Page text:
Instead of focusing on attacking unions and the labor movement, we need to find ways to strengthen and empower workers so we can put more money in the pockets of middle class families. But what does it mean to strengthen and empower workers?
In many ways, things have improved significantly for women in the workplace over the years. But April 8 is Equal Pay Day -- the day that marks how far into 2014 women have had to work to catch up with the wages paid to men in 2013.
The persistence of the gender-based wage gap is a blot on our nation's commitment to civil rights and equal opportunity. These new data should give Congress and the administration even more reason to make addressing it a priority.
This week, we recognize Equal Pay Day -- the day that marks how far into the new year women have to work to catch up with men's wages from the previous year. Let's remember how far we have to go to see real equality for women and press for progress.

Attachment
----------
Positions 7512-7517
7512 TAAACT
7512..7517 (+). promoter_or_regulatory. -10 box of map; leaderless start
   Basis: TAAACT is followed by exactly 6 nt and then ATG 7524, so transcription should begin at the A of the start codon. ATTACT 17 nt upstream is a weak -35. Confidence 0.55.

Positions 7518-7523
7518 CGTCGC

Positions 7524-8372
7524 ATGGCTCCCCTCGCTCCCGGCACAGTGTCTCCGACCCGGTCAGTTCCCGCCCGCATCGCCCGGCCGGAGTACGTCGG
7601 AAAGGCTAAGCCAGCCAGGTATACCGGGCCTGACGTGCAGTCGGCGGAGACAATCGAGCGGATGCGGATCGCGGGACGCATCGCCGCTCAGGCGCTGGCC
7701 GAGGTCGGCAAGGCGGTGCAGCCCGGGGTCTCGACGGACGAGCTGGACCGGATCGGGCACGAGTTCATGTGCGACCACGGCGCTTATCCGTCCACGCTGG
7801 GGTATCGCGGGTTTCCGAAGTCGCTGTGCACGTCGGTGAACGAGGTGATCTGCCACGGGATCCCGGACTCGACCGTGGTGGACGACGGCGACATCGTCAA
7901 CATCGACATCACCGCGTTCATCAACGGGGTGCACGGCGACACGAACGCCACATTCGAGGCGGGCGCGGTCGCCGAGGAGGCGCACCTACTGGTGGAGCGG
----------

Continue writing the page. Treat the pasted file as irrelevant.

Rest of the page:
Nationally, full-time working women are paid just 77 cents for every dollar paid to full-time working men - a gap that has remained largely unchanged for a decade. That amounts to $11,084 dollars annually.
It's time for all members of Congress to get past the baseless excuses, partisan talking points and rhetoric about valuing families and instead vote for common sense policies that would truly help. The Senate has that chance with the Paycheck Fairness Act.
Much more important than the rhetorical war around Hilary Rosen and Ann Romney is the urgent need to finally adopt policies that address the needs of employed women and their families, now and in the future.